New Wave of Science Education

The Interactive Science Forum at The Latin School of Chicago is a new educational hub for innovation and interaction, investigation and inquiry. Fusing together the creative processes of science and art, the 2,200-square-foot learning center is designed to provide students hands-on access to scientific concepts and new technologies, and perspectives into the beauty, complexity and preservation of our natural world.

Plan for a Science Core by Designing Together
Like a complex problem, designing the Forum required collaboration, conversation and concentration. The science department knew exactly what it did not want: predictable or distracting hallways or public space. As design specialists in experience-based learning, Architecture Is Fun facilitated envisioning sessions with students, teachers, administrators, building architects and facility managers. Nagle Hartray Architecture also served as the architects for the building project.

Critical listening and design dialogue allowed planning for inevitable change in curriculum, learning platforms and project lifespan as scientific understandings and technology evolve. Making room for the future, the Forum is designed to permit effective teaching and engaged learning over time.

Put Theory Into Practice
Going beyond typical architectural programs based in 2D square footage, type of space, equipment definitions, Architecture Is Fun programmed in 4D: what it might feel like; what might be done or tested within it; what stories it might tell. Responding to the desire expressed by alumni and parents to explore art plus science together, and applying Howard Gardner’s “Multiple Intelligence Theory,” the Forum is designed in multiple dimensions, engaging science students and those not pre-inclined to the sciences. It is a fascinating, student-directed space that appeals to the young artist, mathematician, scientist and computer geek. Learning spills out from laboratories and classrooms into the Forum’s public space. Filled with art, science, technology and project-based exhibits, the Forum is a catalyst for informal encounter and creative alchemy.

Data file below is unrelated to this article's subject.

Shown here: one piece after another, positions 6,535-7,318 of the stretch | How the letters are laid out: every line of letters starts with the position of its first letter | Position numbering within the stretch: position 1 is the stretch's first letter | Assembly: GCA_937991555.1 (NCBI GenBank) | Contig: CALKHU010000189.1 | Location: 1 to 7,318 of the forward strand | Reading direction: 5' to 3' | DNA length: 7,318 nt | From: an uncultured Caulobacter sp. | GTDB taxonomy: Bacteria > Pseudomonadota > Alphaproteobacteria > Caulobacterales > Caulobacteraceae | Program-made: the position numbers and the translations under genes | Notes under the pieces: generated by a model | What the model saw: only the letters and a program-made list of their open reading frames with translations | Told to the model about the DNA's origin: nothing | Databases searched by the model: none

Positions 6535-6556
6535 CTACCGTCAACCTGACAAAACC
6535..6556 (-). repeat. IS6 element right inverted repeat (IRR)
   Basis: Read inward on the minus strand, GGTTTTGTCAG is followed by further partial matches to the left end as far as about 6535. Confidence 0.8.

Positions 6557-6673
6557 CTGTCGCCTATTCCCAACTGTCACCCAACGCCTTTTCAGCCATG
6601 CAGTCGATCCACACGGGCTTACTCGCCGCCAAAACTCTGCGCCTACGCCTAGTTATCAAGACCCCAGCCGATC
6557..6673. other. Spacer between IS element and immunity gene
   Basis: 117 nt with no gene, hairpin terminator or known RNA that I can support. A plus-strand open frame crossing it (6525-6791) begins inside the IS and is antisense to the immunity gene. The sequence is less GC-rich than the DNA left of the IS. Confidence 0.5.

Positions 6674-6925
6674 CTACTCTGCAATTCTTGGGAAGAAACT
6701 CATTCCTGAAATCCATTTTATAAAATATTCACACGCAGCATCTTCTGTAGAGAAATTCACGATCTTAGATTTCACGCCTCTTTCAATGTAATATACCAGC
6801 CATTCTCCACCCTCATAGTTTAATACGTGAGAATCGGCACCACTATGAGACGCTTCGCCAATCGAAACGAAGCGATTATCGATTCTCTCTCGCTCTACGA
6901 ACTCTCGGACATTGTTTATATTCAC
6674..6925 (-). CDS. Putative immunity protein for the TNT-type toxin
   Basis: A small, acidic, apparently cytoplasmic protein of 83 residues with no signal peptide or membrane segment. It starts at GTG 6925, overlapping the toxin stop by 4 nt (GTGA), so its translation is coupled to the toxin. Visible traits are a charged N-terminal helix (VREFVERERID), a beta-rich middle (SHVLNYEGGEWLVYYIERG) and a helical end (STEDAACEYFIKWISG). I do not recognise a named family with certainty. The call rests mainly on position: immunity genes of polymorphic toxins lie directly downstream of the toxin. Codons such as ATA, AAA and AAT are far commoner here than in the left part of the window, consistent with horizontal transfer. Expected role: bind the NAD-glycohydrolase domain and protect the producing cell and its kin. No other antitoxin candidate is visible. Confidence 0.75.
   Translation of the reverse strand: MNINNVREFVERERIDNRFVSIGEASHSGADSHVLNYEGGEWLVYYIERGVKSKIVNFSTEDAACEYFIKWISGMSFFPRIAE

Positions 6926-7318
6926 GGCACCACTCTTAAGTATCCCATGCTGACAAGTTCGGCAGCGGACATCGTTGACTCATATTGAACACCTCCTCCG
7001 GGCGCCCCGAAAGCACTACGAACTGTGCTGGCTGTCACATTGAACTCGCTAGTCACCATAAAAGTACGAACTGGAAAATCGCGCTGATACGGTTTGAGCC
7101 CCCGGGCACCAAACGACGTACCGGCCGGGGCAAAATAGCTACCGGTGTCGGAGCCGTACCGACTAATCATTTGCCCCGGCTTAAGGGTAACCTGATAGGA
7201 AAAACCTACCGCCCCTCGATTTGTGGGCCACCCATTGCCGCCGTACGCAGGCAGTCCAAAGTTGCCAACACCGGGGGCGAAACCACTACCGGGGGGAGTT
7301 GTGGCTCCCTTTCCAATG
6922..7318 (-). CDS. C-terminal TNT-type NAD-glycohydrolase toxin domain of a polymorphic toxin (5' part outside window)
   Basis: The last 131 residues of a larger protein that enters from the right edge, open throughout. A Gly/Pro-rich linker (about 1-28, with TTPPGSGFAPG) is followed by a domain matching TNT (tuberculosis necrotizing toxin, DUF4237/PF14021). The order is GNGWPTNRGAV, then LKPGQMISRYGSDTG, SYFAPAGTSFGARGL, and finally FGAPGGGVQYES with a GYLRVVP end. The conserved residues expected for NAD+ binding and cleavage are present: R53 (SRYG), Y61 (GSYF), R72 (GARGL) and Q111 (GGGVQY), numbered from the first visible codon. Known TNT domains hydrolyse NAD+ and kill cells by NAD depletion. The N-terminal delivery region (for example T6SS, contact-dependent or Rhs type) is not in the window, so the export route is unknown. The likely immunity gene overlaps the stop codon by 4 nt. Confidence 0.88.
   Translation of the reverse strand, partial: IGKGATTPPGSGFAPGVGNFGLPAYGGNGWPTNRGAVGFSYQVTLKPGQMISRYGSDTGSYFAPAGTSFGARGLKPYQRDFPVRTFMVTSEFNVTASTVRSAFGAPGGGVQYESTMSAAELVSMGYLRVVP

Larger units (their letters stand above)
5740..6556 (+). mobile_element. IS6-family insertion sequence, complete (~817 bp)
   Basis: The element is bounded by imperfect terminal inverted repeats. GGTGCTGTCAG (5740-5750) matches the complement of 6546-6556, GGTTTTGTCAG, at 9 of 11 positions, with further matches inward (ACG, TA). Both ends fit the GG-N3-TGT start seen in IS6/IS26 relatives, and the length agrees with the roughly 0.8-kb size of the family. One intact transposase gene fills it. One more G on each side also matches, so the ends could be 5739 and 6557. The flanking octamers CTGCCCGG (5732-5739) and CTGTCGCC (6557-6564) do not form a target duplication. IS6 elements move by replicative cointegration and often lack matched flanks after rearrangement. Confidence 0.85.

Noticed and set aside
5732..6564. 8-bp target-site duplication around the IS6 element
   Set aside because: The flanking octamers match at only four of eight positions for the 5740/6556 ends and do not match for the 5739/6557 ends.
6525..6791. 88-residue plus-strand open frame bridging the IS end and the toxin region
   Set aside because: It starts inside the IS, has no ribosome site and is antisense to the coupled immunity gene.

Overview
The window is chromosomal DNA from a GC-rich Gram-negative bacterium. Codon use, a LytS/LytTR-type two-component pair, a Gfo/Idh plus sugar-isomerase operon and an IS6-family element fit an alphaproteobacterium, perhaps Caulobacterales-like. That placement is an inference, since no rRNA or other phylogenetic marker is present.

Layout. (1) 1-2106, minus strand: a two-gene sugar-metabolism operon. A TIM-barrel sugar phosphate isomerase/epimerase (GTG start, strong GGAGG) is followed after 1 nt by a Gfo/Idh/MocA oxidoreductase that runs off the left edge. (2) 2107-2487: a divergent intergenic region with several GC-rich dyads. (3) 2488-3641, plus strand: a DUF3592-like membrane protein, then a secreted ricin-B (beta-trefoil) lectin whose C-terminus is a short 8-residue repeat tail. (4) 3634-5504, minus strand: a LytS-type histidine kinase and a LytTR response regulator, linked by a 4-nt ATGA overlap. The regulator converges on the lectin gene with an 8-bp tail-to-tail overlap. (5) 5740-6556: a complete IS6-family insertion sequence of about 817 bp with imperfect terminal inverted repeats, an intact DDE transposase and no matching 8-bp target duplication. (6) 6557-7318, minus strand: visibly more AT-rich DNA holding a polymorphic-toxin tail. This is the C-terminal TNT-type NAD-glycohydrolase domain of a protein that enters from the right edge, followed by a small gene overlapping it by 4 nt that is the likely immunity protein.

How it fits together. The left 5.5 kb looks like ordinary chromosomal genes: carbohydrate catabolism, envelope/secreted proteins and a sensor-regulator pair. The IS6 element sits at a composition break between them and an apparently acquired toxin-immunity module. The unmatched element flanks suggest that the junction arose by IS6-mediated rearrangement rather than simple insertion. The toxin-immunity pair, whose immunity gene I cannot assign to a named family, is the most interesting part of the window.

Learn From Museums by Thinking Hands-On, Minds-On
Every element, surface, plane, material and finish of the Forum is designed to promote learning and afford students opportunities to take control of information, interaction and communication through technology and art-based platforms. The iconic Omni-Globe is a spherical projection surface featuring real-time interactive media for individual and group investigation. Flat screen monitors on walls display presentations, instructional aids and local and global news.

Materials, finishes, surfaces and fixtures were selected equally for aesthetic and durability/maintainability. It was imperative that the Forum be beautiful and captivating, while holding up to the tough love students give to environments they inhabit. The designers listened to facility managers regarding specifications and materials for maintenance and sustainability. The resulting palette reflects technology and engineering in its innovative design and strength.